The people were so warm and welcoming. The cities were so vibrant, full of music and art. There is so much natural beauty. And the villages and towns we visited felt untouched by time.
Media, PA (PRWEB) March 18, 2015
Untours has added new 2015-16 dates for its popular People-to-People yacht cruises of Cuba. This guided tour includes time in Havana, Trinidad and Cayo Largo, and focuses on the local history, ecology, and culture of each community.
New embarkation dates were announced for every Saturday from December 19 - April 2, 2016. Untours has also announced a 10% discount on its February 20th sailing.
Spring 2015 dates have filled quickly, though there is still limited availability for this April.
“We are overwhelmed by demand for this new travel experience,” says Brian Taussig-Lux, Untours General Manager.
Interest in travel to Cuba has intensified since the December announcement that the US will normalize relations with Cuba. The New York Times reports Google searches for travel in Cuba increased 809% in the days after President Obama’s announcement.
“Our first guests traveled to Cuba just ahead of this announcement,” says Taussig-Lux.
Dee McConnell, the coordinator of Untours’ Marketplace division, which sells this and other specialty, small-boat cruises, was among their first guests in Cuba.
“It was an amazing experience,” she says. “The people were so warm and welcoming. The cities were so vibrant, full of music and art. There is so much natural beauty. And the villages and towns we visited felt untouched by time.”
The tour includes time in Havana. Excursions from there include a trip into the eco-community of Las Terrazas in the nearby mountains of the Sierra del Rosario, a stop at an old colonial coffee plantation, and a visit to the Quisicuaba Community to learn about Afro-Cuban culture. In visits to community centers and private homes, guests learn about education, medical care and the arts in Cuba.
The boat’s coastal stops include the Guanahacabibes National Park. Here guests meet with local naturalists and environmentalists. Time in Cayo Largo includes a visit to a sea turtle breeding center and time for snorkeling. The boat also visits the Spanish colonial city of Trinidad, which guests explore with a local architecture guide, visiting artists’ homes and studios.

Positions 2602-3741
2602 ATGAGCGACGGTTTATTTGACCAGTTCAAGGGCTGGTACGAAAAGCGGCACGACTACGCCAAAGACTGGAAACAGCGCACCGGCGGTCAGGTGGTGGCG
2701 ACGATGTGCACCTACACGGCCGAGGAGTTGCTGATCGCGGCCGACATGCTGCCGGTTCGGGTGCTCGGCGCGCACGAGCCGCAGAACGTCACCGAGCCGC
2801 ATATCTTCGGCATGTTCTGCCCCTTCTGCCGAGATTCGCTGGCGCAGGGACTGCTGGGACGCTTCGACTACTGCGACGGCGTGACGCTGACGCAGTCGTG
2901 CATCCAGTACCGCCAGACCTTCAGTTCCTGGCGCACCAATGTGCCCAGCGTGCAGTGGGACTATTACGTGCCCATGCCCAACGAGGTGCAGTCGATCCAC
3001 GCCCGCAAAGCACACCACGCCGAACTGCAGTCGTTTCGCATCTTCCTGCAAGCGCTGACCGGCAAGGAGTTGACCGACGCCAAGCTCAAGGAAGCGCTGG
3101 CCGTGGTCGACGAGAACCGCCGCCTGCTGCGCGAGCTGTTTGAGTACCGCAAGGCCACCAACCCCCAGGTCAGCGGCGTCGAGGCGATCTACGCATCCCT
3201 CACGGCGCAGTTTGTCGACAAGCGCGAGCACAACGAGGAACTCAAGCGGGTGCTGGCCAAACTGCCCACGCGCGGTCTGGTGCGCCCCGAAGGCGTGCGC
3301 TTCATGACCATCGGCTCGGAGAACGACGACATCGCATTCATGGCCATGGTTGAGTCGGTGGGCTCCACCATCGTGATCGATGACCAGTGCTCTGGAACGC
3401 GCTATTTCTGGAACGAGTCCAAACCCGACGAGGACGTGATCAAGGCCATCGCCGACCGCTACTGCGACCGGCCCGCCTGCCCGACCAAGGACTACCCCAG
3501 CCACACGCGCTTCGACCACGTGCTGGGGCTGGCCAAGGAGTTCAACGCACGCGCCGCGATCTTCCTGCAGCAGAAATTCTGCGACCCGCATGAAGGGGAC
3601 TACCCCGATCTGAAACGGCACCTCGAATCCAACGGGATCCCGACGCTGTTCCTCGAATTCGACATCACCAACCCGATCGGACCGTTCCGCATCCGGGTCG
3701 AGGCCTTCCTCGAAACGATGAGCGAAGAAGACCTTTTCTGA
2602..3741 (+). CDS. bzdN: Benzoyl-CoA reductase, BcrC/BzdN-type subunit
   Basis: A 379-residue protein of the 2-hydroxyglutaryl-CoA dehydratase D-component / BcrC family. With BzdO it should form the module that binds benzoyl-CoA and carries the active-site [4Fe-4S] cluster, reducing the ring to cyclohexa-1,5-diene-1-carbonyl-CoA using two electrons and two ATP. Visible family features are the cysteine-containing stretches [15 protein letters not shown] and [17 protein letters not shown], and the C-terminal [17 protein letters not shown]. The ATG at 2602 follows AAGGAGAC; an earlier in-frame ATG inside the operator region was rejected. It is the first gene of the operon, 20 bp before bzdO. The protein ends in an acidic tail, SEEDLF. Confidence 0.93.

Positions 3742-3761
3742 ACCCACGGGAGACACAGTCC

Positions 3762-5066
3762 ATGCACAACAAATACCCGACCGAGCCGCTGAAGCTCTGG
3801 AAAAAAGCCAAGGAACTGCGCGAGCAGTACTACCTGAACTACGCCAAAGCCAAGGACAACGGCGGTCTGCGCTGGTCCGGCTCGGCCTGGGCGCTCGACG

The tour also includes time in the French colonial city of Cienfuegos, a UNESCO World Heritage site where guests join a walking tour of the town’s architecture and history, then meet with local artists. A concert and salsa classes cap the experience.
“Our first group of clients has raved about their experiences in Cuba,” says Taussig-Lux. “Guests talk about the incredible interactions they are having with local people on this trip. Our local guides are knowledgeable and tuned in, and the crew is tops.”
Guests sail on the S/C Panorama, a 177-foot 3-masted sail cruiser with just 25 cabins. It was renovated in 2009, and its common spaces include a dining room, sundeck, bar and lounge.
Tourist travel to Cuba is still restricted to educational People-to-People visits like the Untours Cuba cruise. The cruise package includes a Cuban visa, mandatory medical insurance and flights from Miami.
“I would encourage visitors to get to Cuba now,” says McConnell, “before barriers to US travel are lifted completely and the atmosphere there changes.”
“Our mission has always been to foster cross-cultural learning and understanding,” says Taussig-Lux.
Untours’ core product features apartments stays and knowledgeable on-site hosts who welcome guests into small villages and residential neighborhoods across Europe for a more local experience of the culture and place. The company has operated since 1975, and popular Untours include Switzerland, Alsace, and Tuscany.
“Even before interest in deep travel and local experiences peaked, we were selling our Untours vacation packages and helping people connect with the culture in Europe,” Taussig-Lux says.
“As more people seek meaningful engagement with new cultures, adding travel options for Cuba seemed natural. It is exciting to see that culture opening up to Americans.”